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Previewing, publishing, and sharing documents

Google Web Designer creates several different types of files. It's helpful to understand what each type is for, and what the differences between them are.

Authoring documents

Source files (also called "author files") are files that Google Web Designer creates and uses when you're authoring your document. Although the main source file is an HTML file, you cannot view your document by directly opening this HTML file in your browser.

Don't traffic source files as ads.

Instead, publish the document in Google Web Designer, then use the published file. Publishing a document creates streamlined files, adds the appropriate enabler code for AdWords and DoubleClick ads, and lets you configure additional settings for the ad.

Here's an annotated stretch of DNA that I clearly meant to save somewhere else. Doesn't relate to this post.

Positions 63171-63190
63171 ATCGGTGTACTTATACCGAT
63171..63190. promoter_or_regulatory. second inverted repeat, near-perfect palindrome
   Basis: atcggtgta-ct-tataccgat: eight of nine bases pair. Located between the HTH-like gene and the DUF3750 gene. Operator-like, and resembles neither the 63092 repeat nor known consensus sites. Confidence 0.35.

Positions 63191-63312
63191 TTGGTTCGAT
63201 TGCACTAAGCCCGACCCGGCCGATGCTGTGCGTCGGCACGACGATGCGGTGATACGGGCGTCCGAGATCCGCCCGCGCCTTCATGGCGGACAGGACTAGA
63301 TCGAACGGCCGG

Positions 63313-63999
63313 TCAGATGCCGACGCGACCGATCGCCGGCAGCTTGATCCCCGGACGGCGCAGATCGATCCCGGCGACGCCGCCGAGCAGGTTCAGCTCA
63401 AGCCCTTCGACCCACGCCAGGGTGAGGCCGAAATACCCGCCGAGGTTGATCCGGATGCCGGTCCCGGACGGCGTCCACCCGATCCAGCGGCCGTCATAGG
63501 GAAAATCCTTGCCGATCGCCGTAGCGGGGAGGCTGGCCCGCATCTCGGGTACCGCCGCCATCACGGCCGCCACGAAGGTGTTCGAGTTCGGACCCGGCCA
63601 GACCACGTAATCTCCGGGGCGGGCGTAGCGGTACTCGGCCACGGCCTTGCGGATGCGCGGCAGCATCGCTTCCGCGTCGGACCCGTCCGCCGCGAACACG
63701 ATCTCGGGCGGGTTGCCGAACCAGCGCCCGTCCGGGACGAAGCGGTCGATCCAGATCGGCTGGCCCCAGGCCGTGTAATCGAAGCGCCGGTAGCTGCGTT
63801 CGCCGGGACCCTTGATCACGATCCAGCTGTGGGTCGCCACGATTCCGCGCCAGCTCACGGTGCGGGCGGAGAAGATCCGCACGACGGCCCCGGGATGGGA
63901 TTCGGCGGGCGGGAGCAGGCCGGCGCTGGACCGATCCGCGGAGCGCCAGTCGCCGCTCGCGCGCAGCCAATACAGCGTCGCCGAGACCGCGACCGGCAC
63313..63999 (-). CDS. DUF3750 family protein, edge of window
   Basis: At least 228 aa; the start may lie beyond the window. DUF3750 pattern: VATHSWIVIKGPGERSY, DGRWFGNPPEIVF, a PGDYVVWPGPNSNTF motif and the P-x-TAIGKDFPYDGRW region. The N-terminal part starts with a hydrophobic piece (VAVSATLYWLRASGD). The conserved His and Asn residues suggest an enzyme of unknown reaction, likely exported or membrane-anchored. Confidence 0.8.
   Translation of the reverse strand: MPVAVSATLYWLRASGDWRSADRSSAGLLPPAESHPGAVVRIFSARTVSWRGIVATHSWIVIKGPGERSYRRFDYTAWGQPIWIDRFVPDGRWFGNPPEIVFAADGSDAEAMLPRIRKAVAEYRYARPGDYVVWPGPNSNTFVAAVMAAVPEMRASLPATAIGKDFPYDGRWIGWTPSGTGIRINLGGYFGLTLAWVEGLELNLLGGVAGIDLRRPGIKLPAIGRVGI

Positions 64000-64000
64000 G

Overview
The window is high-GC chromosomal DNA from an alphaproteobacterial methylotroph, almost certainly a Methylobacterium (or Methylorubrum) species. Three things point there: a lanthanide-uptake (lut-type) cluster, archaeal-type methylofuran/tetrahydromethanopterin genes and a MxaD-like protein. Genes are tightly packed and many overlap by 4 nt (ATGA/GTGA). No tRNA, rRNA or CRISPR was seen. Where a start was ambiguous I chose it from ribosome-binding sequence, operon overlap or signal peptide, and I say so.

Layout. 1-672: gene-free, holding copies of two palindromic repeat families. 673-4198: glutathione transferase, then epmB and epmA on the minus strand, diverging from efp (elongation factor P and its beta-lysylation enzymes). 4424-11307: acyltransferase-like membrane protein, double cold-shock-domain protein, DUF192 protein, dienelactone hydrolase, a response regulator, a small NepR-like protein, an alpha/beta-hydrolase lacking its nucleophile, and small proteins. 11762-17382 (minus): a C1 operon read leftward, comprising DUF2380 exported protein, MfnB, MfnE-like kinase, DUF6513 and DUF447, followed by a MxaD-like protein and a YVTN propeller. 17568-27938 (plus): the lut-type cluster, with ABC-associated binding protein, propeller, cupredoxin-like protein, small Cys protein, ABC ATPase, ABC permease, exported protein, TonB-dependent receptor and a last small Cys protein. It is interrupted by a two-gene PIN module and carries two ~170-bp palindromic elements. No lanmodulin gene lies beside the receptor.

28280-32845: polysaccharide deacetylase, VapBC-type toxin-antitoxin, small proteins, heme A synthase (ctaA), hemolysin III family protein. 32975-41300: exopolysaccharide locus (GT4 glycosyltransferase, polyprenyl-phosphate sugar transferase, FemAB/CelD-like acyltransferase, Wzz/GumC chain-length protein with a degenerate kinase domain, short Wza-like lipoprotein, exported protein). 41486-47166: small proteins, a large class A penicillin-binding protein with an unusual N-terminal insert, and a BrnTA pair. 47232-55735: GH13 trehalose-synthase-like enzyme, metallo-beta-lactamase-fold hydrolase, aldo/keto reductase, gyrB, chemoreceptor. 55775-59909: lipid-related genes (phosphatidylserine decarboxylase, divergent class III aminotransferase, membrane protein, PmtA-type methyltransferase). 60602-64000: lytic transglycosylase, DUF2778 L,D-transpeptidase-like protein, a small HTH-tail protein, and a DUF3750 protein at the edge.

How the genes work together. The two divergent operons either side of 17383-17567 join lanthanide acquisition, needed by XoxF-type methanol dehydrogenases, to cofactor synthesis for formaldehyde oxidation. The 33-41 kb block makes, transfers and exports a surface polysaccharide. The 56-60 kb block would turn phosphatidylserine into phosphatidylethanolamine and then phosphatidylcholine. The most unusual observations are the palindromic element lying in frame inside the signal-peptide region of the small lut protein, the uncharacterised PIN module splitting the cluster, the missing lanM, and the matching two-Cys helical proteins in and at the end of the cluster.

Previewing and publishing documents

You can see how your project will appear and function either by previewing the document in Google Web Designer or by publishing it. Previewing and publishing work differently, and are for different purposes.

Previewing lets you see how your work looks at any point while you're creating it. It's a temporary snapshot of your work, generated directly from Google Web Designer, and can't be saved as a separate file.

Publishing creates a publish-ready file. You can view a published file in your browser to see how it will look when it's published. Documents can be published locally as .zip files, published directly to Google Drive, or published directly to DoubleClick Studio.

Sharing documents

The best way to share files depends on why you're sharing them. To work collaboratively on a document, you need to share the source files. To share the finished product, you should publish the file locally as a .zip file and either send the .zip file to your reviewers, or place it on a server where they can access it directly.

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